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China outlines new targets for this year


  • Chinese Ministry of Finance released a set of targets for this year including GDP and deficit
  • Reserve Bank of Australia kept rates on hold as expected
  • US dollar leads the gains in G10, lacklustre trading across equity markets in Asia

Stimulus is coming

The Chinese economy will aim to reach GDP growth between 6% and 6.5% this year giving the government more leeway to maneuver. The China’s economy expanded 6.5% last year being hit by a trade dispute with the United States. On top of that, we got a bunch of other targets, the most important points are presented below:

  • VAT tax covering manufacturing and other sectors will be cut by 3 percentage points to 13%

  • VAT tax for construction and transportation will be lowered to 9% from 10%

  • The govt will work toward simplifying a VAT system

  • Budget deficit will be 2.8% of GDP compared to 2.6% of GDP last year

  • Fiscal revenue will rise 5% while spending 6.5%

  • Spending on defense will rise 7.5%

  • The govt plans to sell 2.15 trillion yuan special local bonds and 930 billion general local bonds

  • To govt will “resolutely” curb new hidden local government debts

  • Infrastructure spending will reach 577.6 billion yuan, up by 40 billion yuan compared to 2018

After the government decided to cut taxes last year it saw a massive decrease in tax revenue combined with slower economic growth. Source: Bloomberg

There is no doubt the ruling party aims to revive the stuttering economy even at the expense of more leverage. This tactic could be positive for the China’s economy in the short-term but it is unlikely to address the long-term downward trend in economic growth. Meanwhile, the report released overnight included a pledge to keep a basically stable leverage ratio in 2019, a sign that policymakers hope that increased fiscal spending and tax cuts will translate into a rebound in economic growth. While the China’s leverage ratio has stabilized in recent years, it remains very high hovering under 300% (government, non-financial corporations and households). It is worth adding that unlike previous years, there were no targets set for retail sales or fixed-asset investment for 2019. For market today’s report seems to be fairly neutral - the Shanghai Composite is trading 0.3% higher while the Hang Seng (CHNComp) is moving around the flat line. Asian indices were rather indifferent to China’s services PMI (Caixin/Markit) for February which produced a fall to 51.1 from 53.5. As a result, the composite index slipped last month to 50.7 from 50.9.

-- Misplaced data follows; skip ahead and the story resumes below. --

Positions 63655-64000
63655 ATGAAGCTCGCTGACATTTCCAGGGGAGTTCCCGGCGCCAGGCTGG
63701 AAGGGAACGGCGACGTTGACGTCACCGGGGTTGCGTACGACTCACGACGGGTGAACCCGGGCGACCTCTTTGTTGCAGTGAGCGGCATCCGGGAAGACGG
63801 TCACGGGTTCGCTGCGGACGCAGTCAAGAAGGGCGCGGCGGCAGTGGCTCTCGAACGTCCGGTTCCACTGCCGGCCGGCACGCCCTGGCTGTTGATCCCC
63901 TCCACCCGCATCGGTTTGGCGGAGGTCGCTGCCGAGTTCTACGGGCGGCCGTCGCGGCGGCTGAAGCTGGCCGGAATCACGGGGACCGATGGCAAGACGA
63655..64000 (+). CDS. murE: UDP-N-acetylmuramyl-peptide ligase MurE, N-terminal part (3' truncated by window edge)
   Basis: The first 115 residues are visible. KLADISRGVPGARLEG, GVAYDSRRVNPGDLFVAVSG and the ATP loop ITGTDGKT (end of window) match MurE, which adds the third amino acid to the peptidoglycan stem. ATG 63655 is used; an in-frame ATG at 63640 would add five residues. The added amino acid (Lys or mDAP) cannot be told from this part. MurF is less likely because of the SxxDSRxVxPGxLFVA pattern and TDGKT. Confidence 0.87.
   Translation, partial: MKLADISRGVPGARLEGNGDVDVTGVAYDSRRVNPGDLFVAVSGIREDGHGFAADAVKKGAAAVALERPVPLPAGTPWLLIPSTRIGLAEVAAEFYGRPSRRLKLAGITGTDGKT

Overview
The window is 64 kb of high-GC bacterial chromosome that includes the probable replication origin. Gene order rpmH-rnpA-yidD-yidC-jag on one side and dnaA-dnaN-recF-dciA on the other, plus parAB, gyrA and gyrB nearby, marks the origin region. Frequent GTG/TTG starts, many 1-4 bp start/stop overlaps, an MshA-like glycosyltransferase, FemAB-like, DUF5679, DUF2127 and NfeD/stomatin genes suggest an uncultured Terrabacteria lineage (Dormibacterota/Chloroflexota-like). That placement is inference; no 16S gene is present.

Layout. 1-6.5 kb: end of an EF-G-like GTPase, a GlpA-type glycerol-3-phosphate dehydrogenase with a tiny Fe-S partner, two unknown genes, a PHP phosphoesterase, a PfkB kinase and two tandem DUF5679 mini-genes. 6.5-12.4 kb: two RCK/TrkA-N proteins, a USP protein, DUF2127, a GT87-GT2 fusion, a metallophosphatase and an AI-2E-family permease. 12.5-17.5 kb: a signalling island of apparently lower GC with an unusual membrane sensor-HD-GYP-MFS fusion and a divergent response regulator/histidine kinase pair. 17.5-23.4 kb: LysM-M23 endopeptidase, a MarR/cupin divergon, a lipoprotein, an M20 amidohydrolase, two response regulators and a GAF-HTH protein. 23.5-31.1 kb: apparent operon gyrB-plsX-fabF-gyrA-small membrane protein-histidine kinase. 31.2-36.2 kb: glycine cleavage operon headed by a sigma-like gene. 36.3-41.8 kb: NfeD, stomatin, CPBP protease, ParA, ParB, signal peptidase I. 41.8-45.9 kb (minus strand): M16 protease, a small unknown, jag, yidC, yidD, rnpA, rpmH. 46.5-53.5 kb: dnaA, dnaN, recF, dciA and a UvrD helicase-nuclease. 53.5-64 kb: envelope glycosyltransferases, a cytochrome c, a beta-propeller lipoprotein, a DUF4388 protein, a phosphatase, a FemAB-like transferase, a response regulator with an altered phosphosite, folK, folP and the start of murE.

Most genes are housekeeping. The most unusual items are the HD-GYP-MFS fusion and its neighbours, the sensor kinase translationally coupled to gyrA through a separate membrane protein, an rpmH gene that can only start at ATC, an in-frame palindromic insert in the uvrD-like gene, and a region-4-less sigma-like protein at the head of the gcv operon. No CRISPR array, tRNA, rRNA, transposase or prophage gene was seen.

RBA stays on hold

The EURAUD is trading nearby its important supply area following the RBA’s rate decision. Source: xStation5

On the currency front we see broad-based strength of the US dollar, however, the gains are rather mild. The largest loser in the morning’s trading in the New Zealand’s dollar being almost 0.4% down. The Australian dollar is also trading lower (0.2%) in the aftermath of the RBA’s rate decision as well as the balance of payments data. The latter showed a current account deficit in the fourth quarter equal 7.2 billion AUD beating the median estimate of a 9.2 billion AUD deficit. Nevertheless, a net exports contribution to GDP growth for the final three months of 2018 was -0.2% falling short of the consensus of -0.1%. This reading along with the yesterday’s disappointing data on inventories suggests a downside risk to the fourth quarter GDP release due on Wednesday. The Reserve Bank of Australia also concluded its meeting this morning European time, albeit it did offer nothing new. The bank reiterated that low rates were supporting the economy and it still expected progress in unemployment and inflation. The RBA added that some indicators suggested that economy slowed over the second half of 2018. The Australian central bank also added that trade tensions remained a sense of domestic uncertainty.

In the other news:

  • Australian CBA/Markit services PMI fell to 48.7 in February compared to 49.3 announced initially

  • New Zealand’s commodity price index increased 2.8% MoM in February after rising 2.1% MoM in January

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